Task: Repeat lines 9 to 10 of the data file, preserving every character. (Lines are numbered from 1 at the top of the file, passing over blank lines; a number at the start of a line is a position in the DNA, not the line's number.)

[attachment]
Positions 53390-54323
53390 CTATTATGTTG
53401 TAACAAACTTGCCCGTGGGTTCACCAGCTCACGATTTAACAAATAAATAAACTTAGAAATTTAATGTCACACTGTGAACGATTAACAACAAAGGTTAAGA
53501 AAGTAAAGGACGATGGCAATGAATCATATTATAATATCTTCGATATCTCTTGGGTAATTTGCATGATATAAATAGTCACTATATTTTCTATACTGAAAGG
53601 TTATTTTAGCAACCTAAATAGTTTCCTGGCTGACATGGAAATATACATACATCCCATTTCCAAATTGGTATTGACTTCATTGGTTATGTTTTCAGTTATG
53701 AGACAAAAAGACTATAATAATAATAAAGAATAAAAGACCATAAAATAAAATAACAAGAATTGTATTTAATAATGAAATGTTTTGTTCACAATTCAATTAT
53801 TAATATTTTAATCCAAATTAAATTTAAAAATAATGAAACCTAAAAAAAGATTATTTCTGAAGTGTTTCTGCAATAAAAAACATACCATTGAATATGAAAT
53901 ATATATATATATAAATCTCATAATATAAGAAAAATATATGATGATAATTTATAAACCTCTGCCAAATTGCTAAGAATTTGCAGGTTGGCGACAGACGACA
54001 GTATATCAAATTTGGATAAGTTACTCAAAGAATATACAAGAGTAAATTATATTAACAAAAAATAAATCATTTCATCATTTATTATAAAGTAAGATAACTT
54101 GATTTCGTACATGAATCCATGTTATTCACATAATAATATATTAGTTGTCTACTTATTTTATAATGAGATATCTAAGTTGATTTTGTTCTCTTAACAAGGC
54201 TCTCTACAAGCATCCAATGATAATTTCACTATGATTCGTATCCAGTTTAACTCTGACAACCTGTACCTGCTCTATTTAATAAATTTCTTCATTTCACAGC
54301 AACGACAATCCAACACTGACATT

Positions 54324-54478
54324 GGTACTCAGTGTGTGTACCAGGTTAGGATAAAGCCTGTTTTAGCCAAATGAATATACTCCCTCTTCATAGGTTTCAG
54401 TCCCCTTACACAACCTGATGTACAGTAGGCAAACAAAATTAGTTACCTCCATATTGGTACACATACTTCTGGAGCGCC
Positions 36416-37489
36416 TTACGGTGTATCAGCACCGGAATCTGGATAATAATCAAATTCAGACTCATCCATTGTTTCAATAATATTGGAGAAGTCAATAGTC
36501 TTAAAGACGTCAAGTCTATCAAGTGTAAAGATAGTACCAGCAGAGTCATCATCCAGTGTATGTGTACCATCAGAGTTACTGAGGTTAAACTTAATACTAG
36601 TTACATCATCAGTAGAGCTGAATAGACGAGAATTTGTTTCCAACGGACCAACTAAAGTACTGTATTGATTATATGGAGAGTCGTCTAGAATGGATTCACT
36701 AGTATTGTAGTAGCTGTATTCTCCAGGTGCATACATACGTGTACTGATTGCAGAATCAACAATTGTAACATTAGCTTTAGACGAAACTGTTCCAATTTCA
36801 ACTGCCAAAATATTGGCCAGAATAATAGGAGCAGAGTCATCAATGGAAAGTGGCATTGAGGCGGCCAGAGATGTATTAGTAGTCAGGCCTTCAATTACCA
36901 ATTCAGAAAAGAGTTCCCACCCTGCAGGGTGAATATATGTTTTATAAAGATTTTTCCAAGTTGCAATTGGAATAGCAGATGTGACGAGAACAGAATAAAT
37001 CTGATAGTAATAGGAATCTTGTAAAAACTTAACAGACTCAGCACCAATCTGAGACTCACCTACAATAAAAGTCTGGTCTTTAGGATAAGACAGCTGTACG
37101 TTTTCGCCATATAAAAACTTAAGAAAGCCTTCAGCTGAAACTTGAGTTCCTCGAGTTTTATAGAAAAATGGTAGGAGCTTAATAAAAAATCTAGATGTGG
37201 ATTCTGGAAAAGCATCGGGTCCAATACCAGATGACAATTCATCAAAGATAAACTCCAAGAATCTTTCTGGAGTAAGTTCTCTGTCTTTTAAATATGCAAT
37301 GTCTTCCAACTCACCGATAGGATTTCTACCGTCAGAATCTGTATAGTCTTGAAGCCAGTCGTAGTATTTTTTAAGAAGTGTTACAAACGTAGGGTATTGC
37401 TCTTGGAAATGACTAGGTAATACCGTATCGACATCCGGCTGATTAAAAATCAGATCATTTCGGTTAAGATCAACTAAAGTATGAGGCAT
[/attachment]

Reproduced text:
54001 GTATATCAAATTTGGATAAGTTACTCAAAGAATATACAAGAGTAAATTATATTAACAAAAAATAAATCATTTCATCATTTATTATAAAGTAAGATAACTT
54101 GATTTCGTACATGAATCCATGTTATTCACATAATAATATATTAGTTGTCTACTTATTTTATAATGAGATATCTAAGTTGATTTTGTTCTCTTAACAAGGC